I agree - one should first practice in relatively calm waters and slow speed.
The trick is to use the water force to rise up on top of the water - like a surfer or waterskier, not to be dragged through the water with your head down.
We did it for fun, not as a safety drill, but in the process we learned how to be dragged and how to maneuver while being pulled through the water by a chest harness. Jump off the rear quarter so you do not destroy the lifelines in the process. Once you learn how to drag in calmer conditions, the faster speed actually makes it easier to rise out of the water (and it is actually fun).
The key to proficiency in anything is practice and you cannot expect to handle a situation well if you have never experienced it. I am not advocating everyone to use a stretchy jackline and a long tether, but if you are reasonably fit, can remain calm or have fun with it, and practice maneuvering, it is one approach to working freely and safely with a harness on.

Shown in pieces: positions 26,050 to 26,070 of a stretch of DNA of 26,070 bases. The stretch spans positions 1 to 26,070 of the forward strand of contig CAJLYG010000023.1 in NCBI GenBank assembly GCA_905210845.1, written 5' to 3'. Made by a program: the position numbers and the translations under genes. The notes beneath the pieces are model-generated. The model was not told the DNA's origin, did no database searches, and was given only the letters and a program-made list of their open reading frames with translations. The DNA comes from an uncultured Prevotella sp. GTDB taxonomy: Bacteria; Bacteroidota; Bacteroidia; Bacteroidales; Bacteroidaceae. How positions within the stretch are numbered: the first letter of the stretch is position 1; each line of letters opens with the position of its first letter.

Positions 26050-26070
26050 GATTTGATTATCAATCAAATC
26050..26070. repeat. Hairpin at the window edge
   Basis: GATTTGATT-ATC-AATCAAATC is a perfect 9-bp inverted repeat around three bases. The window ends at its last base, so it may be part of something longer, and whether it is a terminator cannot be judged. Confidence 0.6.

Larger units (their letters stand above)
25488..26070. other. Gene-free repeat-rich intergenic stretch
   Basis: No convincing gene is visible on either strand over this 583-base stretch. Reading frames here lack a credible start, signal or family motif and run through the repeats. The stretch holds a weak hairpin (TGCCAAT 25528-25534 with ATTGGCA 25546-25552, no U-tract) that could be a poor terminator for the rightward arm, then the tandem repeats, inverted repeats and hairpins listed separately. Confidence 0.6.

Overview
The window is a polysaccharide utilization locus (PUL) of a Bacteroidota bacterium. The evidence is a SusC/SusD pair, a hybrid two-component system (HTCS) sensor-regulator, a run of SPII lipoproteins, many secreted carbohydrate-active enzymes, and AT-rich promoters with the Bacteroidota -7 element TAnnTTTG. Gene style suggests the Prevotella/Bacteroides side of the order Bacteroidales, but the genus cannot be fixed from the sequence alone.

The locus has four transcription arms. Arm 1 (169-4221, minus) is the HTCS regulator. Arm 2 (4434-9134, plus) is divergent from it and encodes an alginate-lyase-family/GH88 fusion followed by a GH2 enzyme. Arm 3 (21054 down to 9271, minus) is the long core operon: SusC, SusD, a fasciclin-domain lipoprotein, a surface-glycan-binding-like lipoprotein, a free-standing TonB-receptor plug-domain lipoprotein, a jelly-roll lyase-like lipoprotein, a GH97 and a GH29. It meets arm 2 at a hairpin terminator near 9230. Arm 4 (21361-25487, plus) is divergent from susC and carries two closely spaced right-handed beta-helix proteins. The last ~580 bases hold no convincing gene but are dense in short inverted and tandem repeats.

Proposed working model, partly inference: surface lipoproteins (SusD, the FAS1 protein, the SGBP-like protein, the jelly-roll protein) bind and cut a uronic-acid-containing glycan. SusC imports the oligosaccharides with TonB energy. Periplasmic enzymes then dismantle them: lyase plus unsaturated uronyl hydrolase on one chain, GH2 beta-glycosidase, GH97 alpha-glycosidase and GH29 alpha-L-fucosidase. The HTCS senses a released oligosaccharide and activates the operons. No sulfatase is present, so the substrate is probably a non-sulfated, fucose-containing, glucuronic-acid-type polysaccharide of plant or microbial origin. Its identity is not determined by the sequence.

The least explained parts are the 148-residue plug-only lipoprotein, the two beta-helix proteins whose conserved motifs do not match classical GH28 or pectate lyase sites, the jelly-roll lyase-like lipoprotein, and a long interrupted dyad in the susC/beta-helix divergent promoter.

If, on the other hand, you are not fit, or you panic in new situations, or try to grab the tether, or you do not understand the physics of it, then you are asking for trouble, and you should either stay in the cockpit, or maneuver slowly on a short tether.
I also believe you should practice all the maneuvers you may have to perform if all comfort and convenience systems fail in the worst weather, so you should be skilled at maneuvering around the mast and foredeck using handholds and be able to handle your sails yourself without any help in difficult conditions (if you stick with hank-on jibs and halyards at the mast as we poor/frugal/old school/purist sailors do, or if you have spent some time racing as foredeck crew/bowman, you necessarily gain a lot of practice at these maneuvers in less-than-ideal conditions).
Last edited by jameswilson29; 12-02-2011 at 11:35 AM.